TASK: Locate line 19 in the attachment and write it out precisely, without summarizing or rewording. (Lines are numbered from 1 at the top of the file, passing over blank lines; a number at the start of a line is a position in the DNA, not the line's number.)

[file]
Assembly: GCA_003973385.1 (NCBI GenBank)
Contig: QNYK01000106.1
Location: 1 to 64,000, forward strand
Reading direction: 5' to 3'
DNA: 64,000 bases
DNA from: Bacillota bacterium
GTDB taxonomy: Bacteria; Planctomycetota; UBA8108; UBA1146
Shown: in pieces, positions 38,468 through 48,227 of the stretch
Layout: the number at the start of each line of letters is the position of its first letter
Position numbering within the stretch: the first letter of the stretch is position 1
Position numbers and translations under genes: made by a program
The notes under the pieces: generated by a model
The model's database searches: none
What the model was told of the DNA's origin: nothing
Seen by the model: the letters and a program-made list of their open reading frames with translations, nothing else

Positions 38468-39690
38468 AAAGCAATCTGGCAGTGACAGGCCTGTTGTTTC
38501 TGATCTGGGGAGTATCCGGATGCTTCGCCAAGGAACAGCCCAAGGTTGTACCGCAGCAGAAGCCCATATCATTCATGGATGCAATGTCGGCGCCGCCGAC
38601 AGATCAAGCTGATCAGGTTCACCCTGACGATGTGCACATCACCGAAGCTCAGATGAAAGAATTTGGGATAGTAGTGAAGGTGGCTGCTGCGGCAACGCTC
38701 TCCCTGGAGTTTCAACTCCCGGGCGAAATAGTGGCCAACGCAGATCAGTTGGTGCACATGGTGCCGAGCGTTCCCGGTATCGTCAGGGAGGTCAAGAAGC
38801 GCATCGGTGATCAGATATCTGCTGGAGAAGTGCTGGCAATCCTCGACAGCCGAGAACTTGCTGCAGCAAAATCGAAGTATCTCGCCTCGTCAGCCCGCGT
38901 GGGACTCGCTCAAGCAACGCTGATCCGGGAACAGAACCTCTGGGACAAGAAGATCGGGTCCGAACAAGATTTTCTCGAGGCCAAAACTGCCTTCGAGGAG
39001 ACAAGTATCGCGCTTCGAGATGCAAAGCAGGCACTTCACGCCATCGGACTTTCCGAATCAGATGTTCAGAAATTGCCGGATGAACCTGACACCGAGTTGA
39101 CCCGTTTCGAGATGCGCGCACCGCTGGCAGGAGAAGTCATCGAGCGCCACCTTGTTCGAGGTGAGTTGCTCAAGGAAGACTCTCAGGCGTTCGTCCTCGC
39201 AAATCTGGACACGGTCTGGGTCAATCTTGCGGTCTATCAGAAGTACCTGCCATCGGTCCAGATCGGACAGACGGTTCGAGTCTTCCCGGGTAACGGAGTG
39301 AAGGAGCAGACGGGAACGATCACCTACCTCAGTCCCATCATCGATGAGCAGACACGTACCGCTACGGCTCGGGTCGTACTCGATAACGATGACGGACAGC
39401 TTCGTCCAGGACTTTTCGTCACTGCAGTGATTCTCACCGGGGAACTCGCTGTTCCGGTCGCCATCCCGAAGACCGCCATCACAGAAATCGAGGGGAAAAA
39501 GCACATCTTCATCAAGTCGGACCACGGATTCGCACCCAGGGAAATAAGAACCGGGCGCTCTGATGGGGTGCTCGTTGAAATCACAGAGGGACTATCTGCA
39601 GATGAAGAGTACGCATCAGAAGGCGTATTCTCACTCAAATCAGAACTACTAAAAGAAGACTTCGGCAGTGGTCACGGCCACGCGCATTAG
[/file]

38601 AGATCAAGCTGATCAGGTTCACCCTGACGATGTGCACATCACCGAAGCTCAGATGAAAGAATTTGGGATAGTAGTGAAGGTGGCTGCTGCGGCAACGCTC